The best and worst for Kraft
His is a personal drama of Shakespearean dimensions. Bob Kraft is living the worst days of his personal life and the best days of his professional life. Simultaneously.
None of us can know what this is like, but if you are a fan of the
Now 70 years old, Kraft has been the face of the Patriots since Jan. 21, 1994 when he bought the franchise from James Orthwein. He went through some growing pains in the early years - announcing he was moving the team to Hartford, publicly feuding with coach Bill Parcells, and sometimes getting a little too involved with football operations. His first coaching hire was Pete Carroll. There was embarrassment when beloved Curtis Martin was pilfered by Parcells and the Jets.
But Kraft proved to be a quick study and today he’s rightfully recognized as one of the more powerful and respected owners in the NFL. In our region, he’s emerged as a latter-day Walter Brown. Trust me when I tell you there is no higher praise for a Boston sports owner.
Brown was president of the old Boston Garden. He owned the Bruins for almost 15 years in the 1950s and ’60s, but he is best remembered as the owner/inventor of the
Kraft is on his way. Like Brown, he’s local. Kraft understands the Swan Boats, the traffic rotaries, and U-Haul glut on Labor Day in the Back Bay. He’s also the man who hired Bill Belichick - our latter-day Auerbach. Kraft kept the Patriots in New England, and built a beautiful stadium without stiffing the taxpayers.
Brown’s number (1) is retired in the Garden rafters and Kraft undoubtedly will earn a similar honor down the road in Foxborough.
Brown is also in the NBA Hall of Fame, and it’s clear now that Kraft is emerging as potentially Canton worthy. Kraft’s role in the 10-year labor agreement has raised his profile and cemented his legacy as an elite NFL owner.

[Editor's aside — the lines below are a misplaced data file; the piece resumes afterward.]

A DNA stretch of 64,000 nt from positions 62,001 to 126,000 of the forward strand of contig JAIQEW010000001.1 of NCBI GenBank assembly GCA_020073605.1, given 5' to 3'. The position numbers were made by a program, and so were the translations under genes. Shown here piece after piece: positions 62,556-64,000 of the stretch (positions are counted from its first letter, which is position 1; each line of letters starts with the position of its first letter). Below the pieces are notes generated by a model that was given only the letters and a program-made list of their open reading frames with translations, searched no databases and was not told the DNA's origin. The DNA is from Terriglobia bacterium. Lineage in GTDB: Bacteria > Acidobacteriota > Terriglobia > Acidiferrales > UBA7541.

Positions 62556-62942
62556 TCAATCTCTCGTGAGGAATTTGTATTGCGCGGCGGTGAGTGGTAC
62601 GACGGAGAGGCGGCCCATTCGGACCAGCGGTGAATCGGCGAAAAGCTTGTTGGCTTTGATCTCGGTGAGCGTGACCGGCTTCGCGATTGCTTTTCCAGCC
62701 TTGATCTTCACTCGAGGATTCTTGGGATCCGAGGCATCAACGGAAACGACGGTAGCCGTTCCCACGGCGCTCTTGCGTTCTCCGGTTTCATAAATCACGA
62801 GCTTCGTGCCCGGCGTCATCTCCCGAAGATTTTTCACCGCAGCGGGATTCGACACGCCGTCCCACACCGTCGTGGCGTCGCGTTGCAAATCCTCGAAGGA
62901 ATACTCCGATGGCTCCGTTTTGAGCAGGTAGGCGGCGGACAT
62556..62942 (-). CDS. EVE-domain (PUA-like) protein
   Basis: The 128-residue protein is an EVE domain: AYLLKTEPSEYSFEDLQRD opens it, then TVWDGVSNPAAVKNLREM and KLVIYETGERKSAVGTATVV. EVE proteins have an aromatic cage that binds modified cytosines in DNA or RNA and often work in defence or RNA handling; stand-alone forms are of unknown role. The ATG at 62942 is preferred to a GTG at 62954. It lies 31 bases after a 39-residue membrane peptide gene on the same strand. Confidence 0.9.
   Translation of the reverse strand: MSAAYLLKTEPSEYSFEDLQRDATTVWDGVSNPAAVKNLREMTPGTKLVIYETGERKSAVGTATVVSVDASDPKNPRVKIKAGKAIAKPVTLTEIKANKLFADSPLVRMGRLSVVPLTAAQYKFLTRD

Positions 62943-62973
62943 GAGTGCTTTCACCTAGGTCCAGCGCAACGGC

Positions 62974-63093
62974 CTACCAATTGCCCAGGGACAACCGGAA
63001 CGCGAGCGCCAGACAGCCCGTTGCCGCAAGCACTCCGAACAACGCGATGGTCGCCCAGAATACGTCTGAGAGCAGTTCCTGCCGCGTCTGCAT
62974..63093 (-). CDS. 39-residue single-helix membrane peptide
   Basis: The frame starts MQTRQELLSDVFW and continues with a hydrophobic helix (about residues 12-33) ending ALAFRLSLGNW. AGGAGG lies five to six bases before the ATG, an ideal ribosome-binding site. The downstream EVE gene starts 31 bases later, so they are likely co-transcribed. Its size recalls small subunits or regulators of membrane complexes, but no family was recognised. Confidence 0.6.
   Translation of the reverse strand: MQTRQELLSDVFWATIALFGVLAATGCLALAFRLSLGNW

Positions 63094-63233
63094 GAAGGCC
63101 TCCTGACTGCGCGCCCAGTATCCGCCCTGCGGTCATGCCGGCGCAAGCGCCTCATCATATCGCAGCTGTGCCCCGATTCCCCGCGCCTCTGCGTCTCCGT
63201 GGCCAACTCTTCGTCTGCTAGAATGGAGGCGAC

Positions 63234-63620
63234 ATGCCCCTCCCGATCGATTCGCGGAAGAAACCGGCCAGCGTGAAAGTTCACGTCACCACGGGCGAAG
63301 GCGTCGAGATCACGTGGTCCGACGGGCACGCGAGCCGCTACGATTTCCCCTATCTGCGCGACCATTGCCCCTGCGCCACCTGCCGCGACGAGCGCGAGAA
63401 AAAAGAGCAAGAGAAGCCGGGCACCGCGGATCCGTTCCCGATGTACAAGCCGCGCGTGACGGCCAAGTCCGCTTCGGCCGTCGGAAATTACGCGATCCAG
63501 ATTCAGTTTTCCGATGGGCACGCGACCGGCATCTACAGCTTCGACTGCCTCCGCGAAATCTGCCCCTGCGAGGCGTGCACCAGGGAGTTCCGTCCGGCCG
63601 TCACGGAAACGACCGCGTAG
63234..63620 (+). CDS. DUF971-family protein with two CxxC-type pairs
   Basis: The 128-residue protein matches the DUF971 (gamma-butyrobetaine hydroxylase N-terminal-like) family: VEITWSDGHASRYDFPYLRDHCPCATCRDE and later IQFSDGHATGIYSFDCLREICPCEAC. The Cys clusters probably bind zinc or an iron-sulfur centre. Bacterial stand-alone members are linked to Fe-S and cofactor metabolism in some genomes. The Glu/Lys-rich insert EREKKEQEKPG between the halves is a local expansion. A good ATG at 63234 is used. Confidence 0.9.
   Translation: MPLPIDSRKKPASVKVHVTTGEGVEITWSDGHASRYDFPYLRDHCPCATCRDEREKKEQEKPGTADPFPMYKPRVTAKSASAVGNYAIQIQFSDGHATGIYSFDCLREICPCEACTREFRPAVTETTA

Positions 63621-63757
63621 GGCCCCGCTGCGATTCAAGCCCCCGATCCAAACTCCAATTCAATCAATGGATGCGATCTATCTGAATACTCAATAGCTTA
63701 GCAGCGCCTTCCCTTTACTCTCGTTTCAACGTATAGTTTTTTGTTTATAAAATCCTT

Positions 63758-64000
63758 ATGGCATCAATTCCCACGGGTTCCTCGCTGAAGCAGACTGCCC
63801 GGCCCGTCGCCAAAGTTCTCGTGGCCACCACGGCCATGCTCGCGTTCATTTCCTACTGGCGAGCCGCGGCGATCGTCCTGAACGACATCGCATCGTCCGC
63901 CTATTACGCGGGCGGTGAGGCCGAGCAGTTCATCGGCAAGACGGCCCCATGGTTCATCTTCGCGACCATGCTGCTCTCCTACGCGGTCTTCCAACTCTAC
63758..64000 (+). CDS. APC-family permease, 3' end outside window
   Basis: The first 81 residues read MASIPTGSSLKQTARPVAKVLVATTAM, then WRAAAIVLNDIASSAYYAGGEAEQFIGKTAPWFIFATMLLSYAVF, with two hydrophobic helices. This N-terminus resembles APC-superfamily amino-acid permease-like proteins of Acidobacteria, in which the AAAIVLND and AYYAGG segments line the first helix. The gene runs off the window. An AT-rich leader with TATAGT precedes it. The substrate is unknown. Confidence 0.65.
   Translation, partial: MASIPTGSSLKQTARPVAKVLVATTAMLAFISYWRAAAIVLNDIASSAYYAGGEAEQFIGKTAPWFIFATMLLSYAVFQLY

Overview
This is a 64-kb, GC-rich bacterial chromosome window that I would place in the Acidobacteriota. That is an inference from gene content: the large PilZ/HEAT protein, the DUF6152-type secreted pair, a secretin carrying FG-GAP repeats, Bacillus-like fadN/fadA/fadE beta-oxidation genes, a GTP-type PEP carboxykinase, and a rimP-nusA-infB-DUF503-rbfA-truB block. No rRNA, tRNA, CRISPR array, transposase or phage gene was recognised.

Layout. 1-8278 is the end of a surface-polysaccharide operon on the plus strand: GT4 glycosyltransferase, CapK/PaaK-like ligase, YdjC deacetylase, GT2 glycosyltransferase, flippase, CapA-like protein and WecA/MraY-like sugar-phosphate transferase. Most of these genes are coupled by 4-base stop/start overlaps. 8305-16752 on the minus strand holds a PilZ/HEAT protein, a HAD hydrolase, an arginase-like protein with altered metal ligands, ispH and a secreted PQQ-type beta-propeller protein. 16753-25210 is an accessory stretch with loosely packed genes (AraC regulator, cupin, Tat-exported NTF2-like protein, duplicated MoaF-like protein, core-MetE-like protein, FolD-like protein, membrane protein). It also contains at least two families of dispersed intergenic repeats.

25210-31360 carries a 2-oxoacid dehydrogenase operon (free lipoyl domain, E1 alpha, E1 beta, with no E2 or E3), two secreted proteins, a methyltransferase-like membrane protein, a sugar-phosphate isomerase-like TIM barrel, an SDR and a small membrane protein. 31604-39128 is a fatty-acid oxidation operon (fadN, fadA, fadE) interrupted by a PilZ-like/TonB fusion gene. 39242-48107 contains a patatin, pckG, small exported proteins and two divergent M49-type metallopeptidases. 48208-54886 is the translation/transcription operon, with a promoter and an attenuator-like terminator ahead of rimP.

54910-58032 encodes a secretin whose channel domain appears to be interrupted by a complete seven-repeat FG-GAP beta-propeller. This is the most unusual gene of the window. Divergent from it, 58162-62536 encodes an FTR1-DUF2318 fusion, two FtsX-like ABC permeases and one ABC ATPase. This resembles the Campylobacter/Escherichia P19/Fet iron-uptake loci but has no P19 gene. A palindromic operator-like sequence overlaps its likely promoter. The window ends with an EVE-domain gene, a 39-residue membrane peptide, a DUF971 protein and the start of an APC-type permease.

Monday’s shared moment between Kraft and Jeff Saturday is already part of sports history. Standing before the microphones in front of NFL Players Association headquarters in Washington, D.C., the massive Colts center said Kraft was “a man who helped us save football,’’ gave special thanks to Myra Kraft (“who even in her weakest moment allowed Mr. Kraft to come and fight this out’’), then embraced the Patriots owner.
New England dens and saloons are adorned with photos of confetti-sprinkled Bob Kraft hoisting Lombardi Trophies in New Orleans, Houston, and Jacksonville, and on assorted duck boats on the streets of Boston. We have photos of Kraft signing autographs for thankful fans, and dancing at City Hall Plaza with Ty Law.
But photos from the last week are the images that show Kraft coming up big in his darkest hour. We have the sad shots from Friday’s funeral for Myra Kraft in the boiling heat outside Temple Emanuel in Newton. There’s Kraft, head of his family of four sons and eight grandchildren, standing at the top of the doorway while his sons and grandchildren carry his wife’s pine coffin down the steps of the temple.
Now we have the iconic image of the Colts offensive lineman wrapping the Patriots owner in a hug.
It was a moment of infinite grace and respect, a study of sadness and stoicism. Taking a break from shiva, Kraft was captured honoring his wife and his faith, somehow still strong enough to help close the deal that was such a huge part of his life during the final days of his 48-year marriage.
He returned to his office at Gillette Stadium yesterday, happy that the NFL is back in business, sad that he’s living without Myra for the first time in almost a half-century.
I can’t know for sure, but a couple of times during the day, I bet Bob Kraft had a notion to phone Myra and tell her about something funny or interesting that just happened. And then it hit him that she wouldn’t be there at the other end of the line anymore.
It’s the hard reality and it touches everyone, sooner or later. All the hugs and honors and flowers and free agents won’t make the pain of loss go away. Only time.
Dan Shaughnessy is a Globe columnist. He can be reached at email@example.com.